Day 85, Year 6 Maybe Tomorrow
Date: Monday, January 17, 2011
Weather: Sunny and WINDY, Back to SE 30-35+ Knots
Location: Simon’s Town, Western Cape, South Africa
The wind came back full strength today which was not what was forecasted. There is a short period of low winds forecasted for tomorrow morning early, and if that turns out to be correct Windbird will be will leaving South Africa as soon as the winds allow. The book we ordered from Amazon with the Christmas gift certificate we got from our daughter and her family came today. Yeah! The book is supposed to be the definitive book on fishing, The Cruiser’s Handbook of Fishing, and we’re hoping it will help us catch dinner more than a few nights in the next few months. So there is nothing else to hold us here except the wind. When it is windy here which is most of the time this year, it funnels straight up False Bay making it almost impossible to fight the headwinds to get out. If we don’t get out tomorrow or Wednesday morning, it looks like it will be another week. So here’s hoping.
So whether tomorrow morning or Wednesday morning or possibly later, the upcoming passage is a long one. From the Cape of Good Hope, South Africa, to Cape Cod in the US of A it is just about 8,500 nautical miles. If were to go non-stop that would take us 1,700 hours or 71 days. But we are going to stop to have some fun along the way, so it will take us around 3,936 hours or 164 days-5+ months. It is impossible to really estimate exactly how long a passage like this will take and to anticipate how many days we will stop in different places. But the following schedule gives you some idea of our plan:
South Africa to St. Helena @ 1,735 nm-14.5 days (Jan 18 to Feb 1)
Stay in St. Helena-5 days (Feb 2 to Feb 6)
St. Helena to Ascension Island @ 705 nm-6 days (Feb 7 to Feb 13)
Stay in Ascension-5 days (Feb 14 to Feb 18)
Ascension to Grenada @ 3,000 nm-25 days (Feb 19 to Mar 16)
Grenada to St. Martin @ 500 nm–30 days/stops (Mar 17 to Apr 15)
Stay in St. Martin-3 days (Apr 16 to Apr 18)
St. Martin to Vieques, Puerto Rico @ 140nm-(Apr 19 to Apr 20)
Stay in Vieques-16 days (Apr 20 to May 6)
Puerto Rico to Florida @1,015nm-9 days (May 7 to May 15)
Stay in Florida-10 days (May 16 to May 25)
Florida to the Carolinas @ 475 nm-9 days/stops (May 26 to June 3)
Stay in the Carolinas-14 days (June 4 to June 18)
Carolinas to the Chesapeake @ 460 nm-4 days (June 19 to June 22)
Stay in the Chesapeake-4 days (June 23 to June 26)
Chesapeake to Cape Cod @ 450 nm-4 days (June 27 to June 30)
OR SOMETHING LIKE THIS! We have a couple of hard-wired dates when we know we have to be in certain places. We will meet Mark’s family in Grenada around the 18th of March and we meet our children in Vieques on April 22nd. It will be interesting to see how closely we follow the schedule. All of this planning has been done based on traveling an average of 5 knots. If there is no wind, things will take a bit long. So it will also be interesting to see what kind of speed we can really make.
We had a great sushi lunch in town today and then walked out to Boulders Beach to say farewell to our African penguin friends. Then at Happy Hour, we met with Steve and Truce of Key of D who will be leaving for St. Helena on Wednesday, Pieter and Carla of Odulphus, and Piet Hein and Tory. Piet Hein cleaned out his car today and found that Mark had dropped his extra camera battery in the car on Sunday. This is specialized battery that costs more than $100, so Piet Hein graciously offered to drive it out to the Yacht Club. We feel bad that they had to drive all the way out here, but I’m sure both he and Tory enjoyed the company of other yachties. We all said our farewells which were especially hard for us since there is no longer the chance that we will see them in the next anchorage. Now we are back on Windbird and are getting wind speed readings of 50 knots. Sure hope this calms down in a few hours.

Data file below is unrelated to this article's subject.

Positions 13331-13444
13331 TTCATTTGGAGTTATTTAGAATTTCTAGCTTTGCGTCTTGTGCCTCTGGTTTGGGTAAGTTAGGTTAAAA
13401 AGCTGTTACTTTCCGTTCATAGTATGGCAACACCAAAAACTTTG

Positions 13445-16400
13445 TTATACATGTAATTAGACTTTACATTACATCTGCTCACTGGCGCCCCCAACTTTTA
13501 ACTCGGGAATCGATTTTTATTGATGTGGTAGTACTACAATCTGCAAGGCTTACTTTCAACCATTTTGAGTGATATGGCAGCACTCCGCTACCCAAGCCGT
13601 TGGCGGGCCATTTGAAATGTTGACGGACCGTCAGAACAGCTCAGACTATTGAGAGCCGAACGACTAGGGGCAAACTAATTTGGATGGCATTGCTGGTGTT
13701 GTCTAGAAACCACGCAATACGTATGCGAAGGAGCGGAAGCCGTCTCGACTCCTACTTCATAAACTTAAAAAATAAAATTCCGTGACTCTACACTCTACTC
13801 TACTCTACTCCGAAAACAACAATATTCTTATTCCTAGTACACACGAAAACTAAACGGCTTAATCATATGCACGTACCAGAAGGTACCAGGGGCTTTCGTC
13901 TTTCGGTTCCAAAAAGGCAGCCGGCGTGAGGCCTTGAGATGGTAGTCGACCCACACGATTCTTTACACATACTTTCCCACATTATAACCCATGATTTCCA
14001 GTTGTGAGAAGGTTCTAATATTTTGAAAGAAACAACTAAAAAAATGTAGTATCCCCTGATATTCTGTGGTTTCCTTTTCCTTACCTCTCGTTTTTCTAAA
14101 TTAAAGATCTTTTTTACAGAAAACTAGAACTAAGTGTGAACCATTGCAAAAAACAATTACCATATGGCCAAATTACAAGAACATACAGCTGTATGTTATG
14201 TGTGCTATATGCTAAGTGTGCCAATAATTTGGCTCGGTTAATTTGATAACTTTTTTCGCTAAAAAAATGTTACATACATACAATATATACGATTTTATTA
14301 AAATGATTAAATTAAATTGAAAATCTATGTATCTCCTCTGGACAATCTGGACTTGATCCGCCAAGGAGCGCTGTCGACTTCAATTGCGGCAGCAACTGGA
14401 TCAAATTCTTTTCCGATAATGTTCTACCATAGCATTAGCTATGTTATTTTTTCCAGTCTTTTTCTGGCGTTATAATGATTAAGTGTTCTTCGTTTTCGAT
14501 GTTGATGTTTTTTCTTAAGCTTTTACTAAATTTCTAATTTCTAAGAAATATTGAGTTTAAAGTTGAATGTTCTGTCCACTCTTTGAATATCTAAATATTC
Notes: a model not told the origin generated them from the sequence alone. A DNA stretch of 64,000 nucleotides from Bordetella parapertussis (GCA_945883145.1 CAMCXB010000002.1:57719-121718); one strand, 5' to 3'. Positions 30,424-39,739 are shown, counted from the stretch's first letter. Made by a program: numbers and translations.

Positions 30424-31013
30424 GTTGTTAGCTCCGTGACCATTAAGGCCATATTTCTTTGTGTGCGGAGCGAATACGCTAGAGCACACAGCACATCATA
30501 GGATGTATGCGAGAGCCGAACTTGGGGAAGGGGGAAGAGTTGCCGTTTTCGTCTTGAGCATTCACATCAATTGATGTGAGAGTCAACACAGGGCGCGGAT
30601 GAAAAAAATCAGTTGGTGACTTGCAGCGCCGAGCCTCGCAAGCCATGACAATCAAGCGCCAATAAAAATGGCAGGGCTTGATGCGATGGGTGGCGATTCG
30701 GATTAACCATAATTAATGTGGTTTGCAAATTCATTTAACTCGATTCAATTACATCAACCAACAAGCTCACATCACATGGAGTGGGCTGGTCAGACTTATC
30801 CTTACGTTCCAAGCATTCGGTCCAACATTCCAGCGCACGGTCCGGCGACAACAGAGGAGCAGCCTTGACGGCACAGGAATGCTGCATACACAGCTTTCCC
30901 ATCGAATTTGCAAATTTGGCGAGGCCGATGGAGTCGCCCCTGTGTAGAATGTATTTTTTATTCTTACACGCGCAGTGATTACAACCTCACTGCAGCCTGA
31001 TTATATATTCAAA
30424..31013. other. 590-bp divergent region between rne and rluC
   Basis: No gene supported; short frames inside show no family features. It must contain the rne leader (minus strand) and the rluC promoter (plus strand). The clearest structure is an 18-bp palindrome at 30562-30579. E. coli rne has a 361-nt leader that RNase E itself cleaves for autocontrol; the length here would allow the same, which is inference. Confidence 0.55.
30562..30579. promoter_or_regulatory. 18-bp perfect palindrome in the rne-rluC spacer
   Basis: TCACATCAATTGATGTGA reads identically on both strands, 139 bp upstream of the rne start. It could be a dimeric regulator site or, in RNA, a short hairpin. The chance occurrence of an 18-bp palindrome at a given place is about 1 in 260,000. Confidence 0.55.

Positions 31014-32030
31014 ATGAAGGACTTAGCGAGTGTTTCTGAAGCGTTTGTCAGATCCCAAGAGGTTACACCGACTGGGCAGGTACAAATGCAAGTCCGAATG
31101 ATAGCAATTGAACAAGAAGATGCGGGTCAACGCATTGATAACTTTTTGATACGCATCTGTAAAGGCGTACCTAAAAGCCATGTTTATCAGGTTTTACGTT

We talked to my sister Patsy and her husband Joe this evening via Skype video talking about coming home and then we talked to our good friends Bruce, Nadine, and Tristen from Hout Bay saying our farewells. We will be forever grateful for their wonderful South African hospitality and somehow feel that we will see them again. We are anxious to leave but parting is really difficult.
Day 84, Year 6 Invictus
Date: Sunday, January 16, 2011
Weather: Partly Cloudy, Then Rain with Moderate Winds
Location: Simon’s Town, Western Cape, South Africa
The short story for today is that we are now planning to leave on Tuesday morning and that tonight we watched a fantastic movie about Nelson Mandela called Invictus. I’ll have more to say about that in the longer story which begins with getting the main sail and Doyle Stack Pack cover back on. This was our last boat job that had to be done before we leave, so now we are ready. We could leave tomorrow morning, but the weather looks much better on Tuesday and even better on Wednesday. But we will leave on Tuesday if it is at all acceptable. I did a huge laundry today and then did cooking for our passage. I made what we call ‘Leaf Pie’, a combination of flour, eggs, milk, cheese, and Swiss chard which can be frozen and is great for passages, and I also made salmon cakes which are also a great passage stand-by. Mark did a little stainless polishing and weather info gathering. Late in the afternoon we had a Skype video call with our daughter Heather, her husband Jed, and Sam and Jonah. Both boys put on quite a show for Oma and Granddad. Sam proudly announced that he will be four years-old on Friday and Jonah and Granddad got into a water fight. Yes, a water fight through the Ethernet. Jonah had a shower head and pretended to squirt us. We reacted by jumping back and covering our faces. He would then giggle and do it again. Then we got out an old shower head and pretended to spray Jonah and Sam. The interactions we can have on Skype via video are just so much fun.